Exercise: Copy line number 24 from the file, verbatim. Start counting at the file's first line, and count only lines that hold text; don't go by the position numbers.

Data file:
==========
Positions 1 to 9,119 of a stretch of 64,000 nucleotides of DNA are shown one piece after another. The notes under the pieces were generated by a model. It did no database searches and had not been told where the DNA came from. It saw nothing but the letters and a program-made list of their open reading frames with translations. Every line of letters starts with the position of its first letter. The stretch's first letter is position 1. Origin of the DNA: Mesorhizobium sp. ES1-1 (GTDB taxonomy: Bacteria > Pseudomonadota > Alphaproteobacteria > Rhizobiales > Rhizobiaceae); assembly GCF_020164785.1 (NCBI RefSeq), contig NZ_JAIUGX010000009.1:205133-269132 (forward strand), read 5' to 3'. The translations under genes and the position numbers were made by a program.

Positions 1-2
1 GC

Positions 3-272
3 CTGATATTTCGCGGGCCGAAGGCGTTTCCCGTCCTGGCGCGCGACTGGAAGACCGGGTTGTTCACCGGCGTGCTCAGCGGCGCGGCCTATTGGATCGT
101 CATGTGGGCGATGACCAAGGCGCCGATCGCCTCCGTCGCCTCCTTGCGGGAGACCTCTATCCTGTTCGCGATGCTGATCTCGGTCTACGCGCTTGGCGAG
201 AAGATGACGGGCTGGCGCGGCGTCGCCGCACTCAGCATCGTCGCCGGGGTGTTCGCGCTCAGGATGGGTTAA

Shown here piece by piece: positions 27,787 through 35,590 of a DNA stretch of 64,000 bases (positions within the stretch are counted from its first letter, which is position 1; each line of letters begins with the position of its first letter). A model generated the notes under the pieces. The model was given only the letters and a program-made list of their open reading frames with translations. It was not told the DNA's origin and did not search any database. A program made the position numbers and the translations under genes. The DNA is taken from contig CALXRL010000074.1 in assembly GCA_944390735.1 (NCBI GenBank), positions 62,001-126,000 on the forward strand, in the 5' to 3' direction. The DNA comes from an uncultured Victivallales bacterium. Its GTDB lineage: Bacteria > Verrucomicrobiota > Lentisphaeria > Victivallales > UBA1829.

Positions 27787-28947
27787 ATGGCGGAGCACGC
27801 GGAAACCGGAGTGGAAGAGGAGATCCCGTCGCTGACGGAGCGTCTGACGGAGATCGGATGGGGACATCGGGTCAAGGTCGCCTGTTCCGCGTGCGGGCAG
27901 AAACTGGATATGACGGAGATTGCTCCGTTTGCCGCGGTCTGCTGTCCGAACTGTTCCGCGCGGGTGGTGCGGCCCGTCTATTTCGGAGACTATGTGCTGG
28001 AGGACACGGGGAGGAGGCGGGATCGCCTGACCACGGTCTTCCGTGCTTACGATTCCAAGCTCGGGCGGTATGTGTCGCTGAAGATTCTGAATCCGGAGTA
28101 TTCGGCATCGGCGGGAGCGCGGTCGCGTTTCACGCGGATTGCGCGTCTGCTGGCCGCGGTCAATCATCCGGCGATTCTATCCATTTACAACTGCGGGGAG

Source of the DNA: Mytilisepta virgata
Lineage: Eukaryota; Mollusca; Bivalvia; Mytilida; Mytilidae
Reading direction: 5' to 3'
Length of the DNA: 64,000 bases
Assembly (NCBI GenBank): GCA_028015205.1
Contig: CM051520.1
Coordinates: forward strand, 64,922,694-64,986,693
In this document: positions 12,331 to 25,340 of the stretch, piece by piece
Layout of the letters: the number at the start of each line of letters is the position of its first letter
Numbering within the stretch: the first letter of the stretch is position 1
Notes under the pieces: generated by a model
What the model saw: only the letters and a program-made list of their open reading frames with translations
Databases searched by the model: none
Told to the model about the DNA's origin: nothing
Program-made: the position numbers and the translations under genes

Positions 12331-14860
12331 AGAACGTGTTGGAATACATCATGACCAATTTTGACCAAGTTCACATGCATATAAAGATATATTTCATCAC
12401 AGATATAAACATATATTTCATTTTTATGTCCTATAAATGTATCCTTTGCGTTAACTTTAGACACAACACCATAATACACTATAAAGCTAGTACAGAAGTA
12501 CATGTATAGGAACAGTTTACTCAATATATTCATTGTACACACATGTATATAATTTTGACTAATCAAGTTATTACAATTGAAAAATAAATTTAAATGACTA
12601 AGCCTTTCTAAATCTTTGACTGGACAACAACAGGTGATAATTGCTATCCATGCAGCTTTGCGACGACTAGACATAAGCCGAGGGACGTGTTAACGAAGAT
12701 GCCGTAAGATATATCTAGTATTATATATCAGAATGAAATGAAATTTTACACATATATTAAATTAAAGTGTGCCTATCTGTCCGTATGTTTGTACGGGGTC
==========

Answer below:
Numbering within the stretch: the first letter of the stretch is position 1